Pharmacy bodies have reacted with anger and disappointment at today's news of a proposed 12% funding cut, and warned that the government risks putting patient care, services, local businesses and jobs at risk.
Through counter-proposals and its Community Pharmacy Forward View, the sector had put forward a future that would enhance efficiency and ensure its long-term future, with patients at the centre, said Pharmacy Voice chair Claire Ward. "The fact that Government currently appears to be unwilling to match our ambition – despite the evidence, its own warm words for the sector and the out-pouring of support from pharmacy users – is extremely disappointing."
Attempts to justify the cuts with superficial arguments about pharmacy clustering, inefficiency and investment in ‘pilot schemes’ had been misleading, and were not supported by the facts. "I fear that the burden of these changes will now fall on those least able to bear it."
Pharmacy Voice would continue to work with its members and other national pharmacy bodies to support the ongoing campaign and to advocate for the Community Pharmacy Forward View's long-term plan for the sector. "We will build on the enormous goodwill we have generated within Parliament, amongst the public and with NHS and Local Government colleagues in support of an expanded role for pharmacy within primary care and public health."
NPA chairman Ian Strachan described the news as a betrayal of the government's promises that showed a disregard for patients' wellbeing. “This is a dangerous experiment. We have seen no official assessment from government of what the consequences will be for patient care, although we know full well that people will suffer, including some of the most vulnerable people in our society," he said.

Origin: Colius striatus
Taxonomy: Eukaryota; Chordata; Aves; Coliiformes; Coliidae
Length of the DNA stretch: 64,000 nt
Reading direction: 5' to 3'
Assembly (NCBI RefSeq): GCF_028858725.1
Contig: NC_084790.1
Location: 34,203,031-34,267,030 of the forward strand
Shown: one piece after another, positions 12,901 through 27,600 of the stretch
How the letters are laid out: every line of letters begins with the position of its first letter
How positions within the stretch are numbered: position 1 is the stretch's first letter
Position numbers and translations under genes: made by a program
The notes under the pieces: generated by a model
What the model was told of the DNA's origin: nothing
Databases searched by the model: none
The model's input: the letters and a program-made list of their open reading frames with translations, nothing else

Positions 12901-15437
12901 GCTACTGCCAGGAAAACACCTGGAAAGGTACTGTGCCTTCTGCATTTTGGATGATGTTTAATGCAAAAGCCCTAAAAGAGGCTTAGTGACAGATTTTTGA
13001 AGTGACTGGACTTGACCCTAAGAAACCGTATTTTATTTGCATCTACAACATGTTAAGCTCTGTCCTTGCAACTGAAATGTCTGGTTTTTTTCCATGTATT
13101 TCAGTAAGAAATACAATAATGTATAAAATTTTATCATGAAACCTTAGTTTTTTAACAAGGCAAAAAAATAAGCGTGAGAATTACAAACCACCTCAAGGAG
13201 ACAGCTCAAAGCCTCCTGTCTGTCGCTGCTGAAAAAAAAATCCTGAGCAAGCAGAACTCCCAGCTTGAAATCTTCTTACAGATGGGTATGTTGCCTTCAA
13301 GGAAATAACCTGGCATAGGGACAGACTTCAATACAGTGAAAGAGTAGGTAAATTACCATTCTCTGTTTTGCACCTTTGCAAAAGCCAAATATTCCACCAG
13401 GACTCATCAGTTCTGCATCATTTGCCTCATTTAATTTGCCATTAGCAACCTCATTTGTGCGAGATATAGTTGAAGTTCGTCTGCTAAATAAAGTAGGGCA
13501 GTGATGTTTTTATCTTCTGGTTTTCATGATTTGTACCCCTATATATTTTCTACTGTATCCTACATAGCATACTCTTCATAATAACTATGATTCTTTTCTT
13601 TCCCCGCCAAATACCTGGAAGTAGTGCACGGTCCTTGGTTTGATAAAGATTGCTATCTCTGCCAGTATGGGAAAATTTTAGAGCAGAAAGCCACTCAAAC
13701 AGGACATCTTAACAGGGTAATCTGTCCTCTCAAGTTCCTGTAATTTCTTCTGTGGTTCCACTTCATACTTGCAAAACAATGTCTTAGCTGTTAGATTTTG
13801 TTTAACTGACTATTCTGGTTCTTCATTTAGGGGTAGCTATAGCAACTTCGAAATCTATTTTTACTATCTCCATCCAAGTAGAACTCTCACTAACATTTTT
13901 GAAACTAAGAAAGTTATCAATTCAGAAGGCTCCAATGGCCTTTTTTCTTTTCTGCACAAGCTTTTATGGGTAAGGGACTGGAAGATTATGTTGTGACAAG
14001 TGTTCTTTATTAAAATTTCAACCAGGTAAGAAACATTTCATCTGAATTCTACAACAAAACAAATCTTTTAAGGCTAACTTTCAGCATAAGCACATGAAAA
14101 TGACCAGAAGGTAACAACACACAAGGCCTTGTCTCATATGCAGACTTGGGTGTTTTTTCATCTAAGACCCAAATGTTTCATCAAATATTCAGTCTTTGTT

“The pharmacy minister said this week that final decisions have yet to be made. If that is the case, he has to seize this final opportunity to change course. If he does not, he should know that we will not accept this meekly. We owe it to the millions of patients who have supported us to continue to safeguard the pharmacy services they rely on – including the most vulnerable of the patients and communities that we serve.”
RPS England board chair Sandra Gidley said the Society feared for patients, the public and pharmacists who may be significantly affected by changes in opening hours and staffing levels in community pharmacy, as well as the knock-on impact on already pressured GP and A&E NHS care.
Ms Gidley called for details about which pharmacies would receive support from the Pharmacy Access Fund. And she said that the lack of news on the Pharmacy Integration Fund "defies logic" when greater primary care integration was an NHS priority.
“The drive for efficiency from community pharmacy that the government is looking for is in danger of becoming a race to the bottom, where only those offering low cost, rather than high value, services survive," said Ms Gidley. "We want to see greater investment in direct patient care to enable community pharmacists to deliver responsive health services face to face with their patients."
Ms Gidley described last night's announcement by pharmacy minister David Mowat of a pilot national emergency medicines supply scheme as "good news for patients". But she said that the service was already tried and tested and there was no need for further piloting of a service that was badly needed.